The western Indian state of Maharashtra has issued new directives allowing forest rangers and guards to shoot poachers on sight in the state’s four tiger reserves, the Indian daily DNA reports. The officer will be immune from prosecution.The order was issued after two tigers and three leopards were found killed in the last few weeks.
“Killing poachers won’t be considered a crime and no case will be registered if the forest staff catch them in the act and open fire,” Forest Minister Patangrao Kadam told reporters, adding that a legal provision had been made to protect staff from “excesses by so-called human right activists.”
Forest officers have also been provided with more, better weapons, 100 vehicles, and additional funds to hire informants to track poachers, according to the Hindustan Times, allowing the officers to maintain a 24×7 vigil on the reserves.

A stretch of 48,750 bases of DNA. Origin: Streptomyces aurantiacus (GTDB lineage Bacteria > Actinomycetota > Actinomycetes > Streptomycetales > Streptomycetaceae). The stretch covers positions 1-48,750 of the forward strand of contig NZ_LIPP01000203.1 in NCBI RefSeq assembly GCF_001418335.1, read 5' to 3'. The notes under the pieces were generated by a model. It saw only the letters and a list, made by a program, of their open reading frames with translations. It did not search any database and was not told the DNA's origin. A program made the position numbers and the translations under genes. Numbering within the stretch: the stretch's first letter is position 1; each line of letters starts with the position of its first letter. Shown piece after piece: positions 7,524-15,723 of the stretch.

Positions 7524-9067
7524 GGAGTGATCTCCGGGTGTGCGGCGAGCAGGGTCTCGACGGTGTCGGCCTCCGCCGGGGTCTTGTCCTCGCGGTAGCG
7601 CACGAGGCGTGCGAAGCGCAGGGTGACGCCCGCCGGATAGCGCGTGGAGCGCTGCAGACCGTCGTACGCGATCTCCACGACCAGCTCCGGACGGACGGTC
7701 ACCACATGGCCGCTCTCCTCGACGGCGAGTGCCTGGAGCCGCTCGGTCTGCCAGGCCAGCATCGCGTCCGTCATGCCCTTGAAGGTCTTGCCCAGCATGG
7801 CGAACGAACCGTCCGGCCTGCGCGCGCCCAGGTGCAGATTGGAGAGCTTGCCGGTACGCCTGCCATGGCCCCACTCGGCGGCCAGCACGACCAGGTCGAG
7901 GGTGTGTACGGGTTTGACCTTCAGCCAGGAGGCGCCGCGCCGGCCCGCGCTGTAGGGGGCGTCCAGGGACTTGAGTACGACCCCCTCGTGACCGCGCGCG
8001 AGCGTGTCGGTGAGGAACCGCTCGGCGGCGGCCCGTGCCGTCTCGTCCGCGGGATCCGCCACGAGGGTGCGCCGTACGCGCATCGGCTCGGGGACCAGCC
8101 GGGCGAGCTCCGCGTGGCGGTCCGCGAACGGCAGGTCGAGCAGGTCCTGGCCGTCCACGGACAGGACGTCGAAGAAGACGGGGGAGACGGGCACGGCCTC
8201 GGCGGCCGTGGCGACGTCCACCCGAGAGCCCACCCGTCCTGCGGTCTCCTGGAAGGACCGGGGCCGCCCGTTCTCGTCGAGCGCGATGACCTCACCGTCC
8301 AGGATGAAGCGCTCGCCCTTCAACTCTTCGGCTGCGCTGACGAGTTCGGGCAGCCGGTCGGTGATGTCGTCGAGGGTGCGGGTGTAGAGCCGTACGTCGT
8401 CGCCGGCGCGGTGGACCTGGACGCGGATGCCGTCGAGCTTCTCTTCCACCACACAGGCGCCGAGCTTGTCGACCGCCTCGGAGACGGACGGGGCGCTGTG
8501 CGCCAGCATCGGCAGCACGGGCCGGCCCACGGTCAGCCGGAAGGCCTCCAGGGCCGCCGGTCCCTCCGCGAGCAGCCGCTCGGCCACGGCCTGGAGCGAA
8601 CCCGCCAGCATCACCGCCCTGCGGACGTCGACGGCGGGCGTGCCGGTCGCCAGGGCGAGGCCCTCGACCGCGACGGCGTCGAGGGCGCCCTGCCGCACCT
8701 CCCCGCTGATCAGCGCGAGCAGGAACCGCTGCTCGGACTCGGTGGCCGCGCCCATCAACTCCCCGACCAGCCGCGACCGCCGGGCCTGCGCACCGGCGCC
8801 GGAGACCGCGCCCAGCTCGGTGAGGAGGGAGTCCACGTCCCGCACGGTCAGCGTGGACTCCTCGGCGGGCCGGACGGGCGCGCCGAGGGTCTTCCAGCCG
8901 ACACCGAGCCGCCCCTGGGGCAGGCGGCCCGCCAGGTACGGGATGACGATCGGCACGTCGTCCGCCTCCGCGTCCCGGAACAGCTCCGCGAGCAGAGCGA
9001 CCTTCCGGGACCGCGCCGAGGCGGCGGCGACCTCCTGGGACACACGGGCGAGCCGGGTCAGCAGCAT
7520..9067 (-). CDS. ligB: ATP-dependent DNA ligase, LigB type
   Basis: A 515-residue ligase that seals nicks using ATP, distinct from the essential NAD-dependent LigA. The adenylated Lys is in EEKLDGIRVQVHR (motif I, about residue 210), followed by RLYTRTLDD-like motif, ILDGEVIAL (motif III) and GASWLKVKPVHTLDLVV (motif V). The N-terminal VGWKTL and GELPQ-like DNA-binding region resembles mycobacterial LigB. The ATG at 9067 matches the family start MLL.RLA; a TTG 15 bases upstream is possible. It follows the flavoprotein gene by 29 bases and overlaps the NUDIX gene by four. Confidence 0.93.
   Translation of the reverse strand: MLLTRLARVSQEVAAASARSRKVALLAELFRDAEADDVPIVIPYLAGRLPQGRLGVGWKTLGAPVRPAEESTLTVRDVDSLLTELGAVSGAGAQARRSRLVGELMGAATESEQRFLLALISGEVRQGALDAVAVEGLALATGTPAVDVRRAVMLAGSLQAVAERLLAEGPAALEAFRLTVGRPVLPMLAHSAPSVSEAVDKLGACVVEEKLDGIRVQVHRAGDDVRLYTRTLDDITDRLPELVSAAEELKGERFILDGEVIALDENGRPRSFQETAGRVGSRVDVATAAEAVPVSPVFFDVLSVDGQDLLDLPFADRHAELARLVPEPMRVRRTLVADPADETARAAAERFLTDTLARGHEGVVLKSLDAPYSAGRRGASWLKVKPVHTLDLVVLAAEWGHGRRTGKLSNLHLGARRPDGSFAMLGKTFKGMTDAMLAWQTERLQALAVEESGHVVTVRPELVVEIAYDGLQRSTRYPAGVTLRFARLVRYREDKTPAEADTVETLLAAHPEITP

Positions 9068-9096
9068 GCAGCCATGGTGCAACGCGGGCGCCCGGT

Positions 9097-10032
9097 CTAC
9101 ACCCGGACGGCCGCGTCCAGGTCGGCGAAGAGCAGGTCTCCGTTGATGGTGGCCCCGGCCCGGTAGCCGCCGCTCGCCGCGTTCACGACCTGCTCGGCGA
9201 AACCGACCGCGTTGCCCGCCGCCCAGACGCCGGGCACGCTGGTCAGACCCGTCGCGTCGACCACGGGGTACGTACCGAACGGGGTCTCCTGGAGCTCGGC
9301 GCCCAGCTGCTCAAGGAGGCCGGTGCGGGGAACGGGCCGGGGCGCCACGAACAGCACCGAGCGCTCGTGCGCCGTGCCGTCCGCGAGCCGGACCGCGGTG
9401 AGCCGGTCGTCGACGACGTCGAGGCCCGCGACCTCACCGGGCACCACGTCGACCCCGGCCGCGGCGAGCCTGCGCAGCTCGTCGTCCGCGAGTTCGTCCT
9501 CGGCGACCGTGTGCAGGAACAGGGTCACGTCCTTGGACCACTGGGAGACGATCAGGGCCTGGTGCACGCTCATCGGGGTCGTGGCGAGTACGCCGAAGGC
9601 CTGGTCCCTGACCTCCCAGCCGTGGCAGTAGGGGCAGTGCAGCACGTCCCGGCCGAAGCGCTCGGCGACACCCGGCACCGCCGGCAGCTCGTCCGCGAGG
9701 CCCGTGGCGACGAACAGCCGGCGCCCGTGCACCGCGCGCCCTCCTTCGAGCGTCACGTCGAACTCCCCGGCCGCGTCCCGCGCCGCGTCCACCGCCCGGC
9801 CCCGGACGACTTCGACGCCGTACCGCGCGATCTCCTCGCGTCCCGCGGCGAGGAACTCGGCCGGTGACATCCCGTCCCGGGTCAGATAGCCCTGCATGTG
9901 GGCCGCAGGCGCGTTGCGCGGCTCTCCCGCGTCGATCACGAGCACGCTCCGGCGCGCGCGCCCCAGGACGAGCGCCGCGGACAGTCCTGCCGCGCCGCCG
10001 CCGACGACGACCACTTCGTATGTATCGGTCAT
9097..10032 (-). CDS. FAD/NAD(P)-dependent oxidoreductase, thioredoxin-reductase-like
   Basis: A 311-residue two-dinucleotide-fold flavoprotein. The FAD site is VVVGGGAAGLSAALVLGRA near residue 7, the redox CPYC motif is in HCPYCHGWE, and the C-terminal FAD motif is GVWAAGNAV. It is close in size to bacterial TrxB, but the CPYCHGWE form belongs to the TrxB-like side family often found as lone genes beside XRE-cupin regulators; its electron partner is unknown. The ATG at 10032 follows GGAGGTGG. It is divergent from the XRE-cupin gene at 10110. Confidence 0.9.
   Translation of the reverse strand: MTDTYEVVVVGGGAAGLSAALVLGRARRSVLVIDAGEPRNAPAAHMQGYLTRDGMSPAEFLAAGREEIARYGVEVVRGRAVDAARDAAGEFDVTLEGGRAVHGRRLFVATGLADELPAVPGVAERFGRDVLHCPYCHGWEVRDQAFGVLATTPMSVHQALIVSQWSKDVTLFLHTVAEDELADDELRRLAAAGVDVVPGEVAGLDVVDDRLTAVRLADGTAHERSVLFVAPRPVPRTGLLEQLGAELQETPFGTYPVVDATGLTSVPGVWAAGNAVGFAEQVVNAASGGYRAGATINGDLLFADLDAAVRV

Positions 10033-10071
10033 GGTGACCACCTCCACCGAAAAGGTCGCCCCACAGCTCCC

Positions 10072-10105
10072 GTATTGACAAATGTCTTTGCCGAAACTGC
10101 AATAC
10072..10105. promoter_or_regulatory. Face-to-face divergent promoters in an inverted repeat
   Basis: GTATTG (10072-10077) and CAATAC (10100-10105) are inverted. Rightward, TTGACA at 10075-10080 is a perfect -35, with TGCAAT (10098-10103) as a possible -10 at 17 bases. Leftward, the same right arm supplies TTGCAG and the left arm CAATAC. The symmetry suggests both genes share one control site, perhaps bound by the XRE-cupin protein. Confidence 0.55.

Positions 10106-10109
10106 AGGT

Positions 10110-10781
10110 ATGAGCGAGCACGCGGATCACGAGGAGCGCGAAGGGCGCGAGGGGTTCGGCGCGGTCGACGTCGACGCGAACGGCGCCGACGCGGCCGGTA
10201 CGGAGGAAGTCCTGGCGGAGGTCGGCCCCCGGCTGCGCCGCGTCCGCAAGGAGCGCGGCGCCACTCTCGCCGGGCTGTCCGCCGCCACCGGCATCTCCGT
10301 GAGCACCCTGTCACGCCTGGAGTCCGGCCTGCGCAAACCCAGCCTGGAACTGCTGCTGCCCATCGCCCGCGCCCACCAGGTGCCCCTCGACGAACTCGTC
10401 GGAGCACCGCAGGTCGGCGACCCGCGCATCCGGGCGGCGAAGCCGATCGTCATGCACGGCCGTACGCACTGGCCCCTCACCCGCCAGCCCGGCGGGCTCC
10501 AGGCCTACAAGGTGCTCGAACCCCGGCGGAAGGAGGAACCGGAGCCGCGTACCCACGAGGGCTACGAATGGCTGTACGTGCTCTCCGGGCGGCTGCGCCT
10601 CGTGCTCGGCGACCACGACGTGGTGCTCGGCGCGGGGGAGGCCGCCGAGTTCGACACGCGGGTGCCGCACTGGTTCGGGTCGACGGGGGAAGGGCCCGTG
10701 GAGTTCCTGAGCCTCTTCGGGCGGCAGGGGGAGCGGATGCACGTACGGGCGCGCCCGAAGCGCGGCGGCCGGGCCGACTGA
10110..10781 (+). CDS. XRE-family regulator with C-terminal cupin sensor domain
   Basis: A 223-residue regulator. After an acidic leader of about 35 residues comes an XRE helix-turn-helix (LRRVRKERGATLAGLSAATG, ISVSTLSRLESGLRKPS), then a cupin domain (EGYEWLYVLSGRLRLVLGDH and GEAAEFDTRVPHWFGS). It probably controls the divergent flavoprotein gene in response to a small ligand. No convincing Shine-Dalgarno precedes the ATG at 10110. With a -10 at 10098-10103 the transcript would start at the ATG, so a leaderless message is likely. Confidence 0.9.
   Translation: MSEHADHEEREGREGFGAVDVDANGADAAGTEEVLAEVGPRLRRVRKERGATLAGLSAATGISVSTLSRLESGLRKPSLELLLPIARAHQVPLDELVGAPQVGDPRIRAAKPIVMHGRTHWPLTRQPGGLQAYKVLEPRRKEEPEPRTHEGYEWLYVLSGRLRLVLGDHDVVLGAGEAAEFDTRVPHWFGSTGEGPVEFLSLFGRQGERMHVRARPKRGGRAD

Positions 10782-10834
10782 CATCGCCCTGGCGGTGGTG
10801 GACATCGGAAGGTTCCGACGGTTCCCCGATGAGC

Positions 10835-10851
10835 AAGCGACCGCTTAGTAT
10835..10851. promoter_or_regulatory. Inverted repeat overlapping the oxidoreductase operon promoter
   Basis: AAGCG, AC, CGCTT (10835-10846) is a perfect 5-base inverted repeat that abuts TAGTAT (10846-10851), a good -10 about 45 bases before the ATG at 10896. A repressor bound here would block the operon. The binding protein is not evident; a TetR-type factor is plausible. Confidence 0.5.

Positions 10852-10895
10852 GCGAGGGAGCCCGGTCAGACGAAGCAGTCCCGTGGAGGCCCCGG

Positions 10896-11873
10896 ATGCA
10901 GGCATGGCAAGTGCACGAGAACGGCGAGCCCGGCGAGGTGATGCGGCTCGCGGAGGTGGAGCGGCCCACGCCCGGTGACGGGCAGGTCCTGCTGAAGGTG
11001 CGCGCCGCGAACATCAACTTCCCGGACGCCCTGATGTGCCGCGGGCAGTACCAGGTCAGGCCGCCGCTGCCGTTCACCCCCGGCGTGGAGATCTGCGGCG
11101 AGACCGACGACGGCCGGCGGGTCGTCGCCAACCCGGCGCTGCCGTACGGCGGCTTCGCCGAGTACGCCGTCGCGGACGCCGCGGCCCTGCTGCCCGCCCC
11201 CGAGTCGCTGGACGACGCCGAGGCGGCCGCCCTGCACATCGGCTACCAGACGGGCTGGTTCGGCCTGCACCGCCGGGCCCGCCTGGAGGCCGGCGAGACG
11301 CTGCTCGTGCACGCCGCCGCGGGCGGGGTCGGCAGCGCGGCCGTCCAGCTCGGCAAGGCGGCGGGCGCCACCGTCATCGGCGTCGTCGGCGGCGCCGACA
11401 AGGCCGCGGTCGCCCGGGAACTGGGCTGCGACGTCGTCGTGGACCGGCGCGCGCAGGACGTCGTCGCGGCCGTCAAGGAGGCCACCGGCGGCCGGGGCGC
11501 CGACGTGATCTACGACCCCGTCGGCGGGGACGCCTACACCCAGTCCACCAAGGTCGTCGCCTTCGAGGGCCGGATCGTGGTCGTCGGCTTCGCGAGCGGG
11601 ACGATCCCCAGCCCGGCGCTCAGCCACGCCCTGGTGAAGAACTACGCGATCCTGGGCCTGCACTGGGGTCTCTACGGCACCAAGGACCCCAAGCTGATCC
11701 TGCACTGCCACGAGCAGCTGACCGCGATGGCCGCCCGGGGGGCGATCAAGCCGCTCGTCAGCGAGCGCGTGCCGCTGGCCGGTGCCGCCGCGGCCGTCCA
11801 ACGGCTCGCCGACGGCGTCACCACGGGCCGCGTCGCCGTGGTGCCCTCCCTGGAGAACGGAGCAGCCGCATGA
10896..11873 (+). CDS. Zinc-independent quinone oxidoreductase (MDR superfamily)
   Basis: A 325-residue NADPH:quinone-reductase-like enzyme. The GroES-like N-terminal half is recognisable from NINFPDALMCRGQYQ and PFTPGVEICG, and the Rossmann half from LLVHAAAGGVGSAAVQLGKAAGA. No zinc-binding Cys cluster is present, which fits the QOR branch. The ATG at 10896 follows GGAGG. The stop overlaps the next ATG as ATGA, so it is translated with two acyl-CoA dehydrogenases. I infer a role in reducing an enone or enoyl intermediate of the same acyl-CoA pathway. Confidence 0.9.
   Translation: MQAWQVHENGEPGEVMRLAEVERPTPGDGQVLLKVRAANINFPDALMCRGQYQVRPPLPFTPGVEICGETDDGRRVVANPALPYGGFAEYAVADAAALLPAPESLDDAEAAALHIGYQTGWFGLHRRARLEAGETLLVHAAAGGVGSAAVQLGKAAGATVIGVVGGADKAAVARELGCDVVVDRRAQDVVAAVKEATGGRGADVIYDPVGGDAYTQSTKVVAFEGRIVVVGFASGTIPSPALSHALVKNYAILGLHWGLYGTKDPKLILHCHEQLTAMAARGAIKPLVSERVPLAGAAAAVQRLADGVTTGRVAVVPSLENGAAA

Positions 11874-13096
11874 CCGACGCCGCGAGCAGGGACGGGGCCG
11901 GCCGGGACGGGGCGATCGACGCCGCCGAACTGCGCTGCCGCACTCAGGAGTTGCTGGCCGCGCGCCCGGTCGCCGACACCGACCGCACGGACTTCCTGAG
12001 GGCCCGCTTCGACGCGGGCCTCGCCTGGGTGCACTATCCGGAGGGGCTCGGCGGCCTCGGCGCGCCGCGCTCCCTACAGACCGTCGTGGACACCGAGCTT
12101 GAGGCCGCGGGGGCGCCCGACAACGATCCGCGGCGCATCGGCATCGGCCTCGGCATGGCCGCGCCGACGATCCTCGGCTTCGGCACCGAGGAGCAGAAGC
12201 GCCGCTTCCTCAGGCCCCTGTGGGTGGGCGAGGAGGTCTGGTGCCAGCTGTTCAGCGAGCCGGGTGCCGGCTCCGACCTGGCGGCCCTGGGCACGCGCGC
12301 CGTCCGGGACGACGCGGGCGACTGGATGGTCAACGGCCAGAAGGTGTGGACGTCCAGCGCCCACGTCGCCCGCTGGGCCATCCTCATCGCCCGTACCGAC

The directive has actually been in place since 2002, when the department first armed its staffers for self-protection, according to The Times of India. But guards were still reluctant to fire their weapons because of being taken to court for human rights violations after firing their weapons. Another factor is lack of training: of 11,000 employees, only 1,000 field staffers know how to use guns.
India has about half of the world’s estimated 3,200 tigers (169 of them in Maharashtra, where Mumbai is) in dozens of wildlife reserves, according to the AP. But illegal poaching continues, with tiger parts sold on the black market for traditional Chinese medicine. Fourteen tigers were killed by poachers in India so far in 2012, eight of them in Maharashtra, the Wildlife Protection Society of India says.
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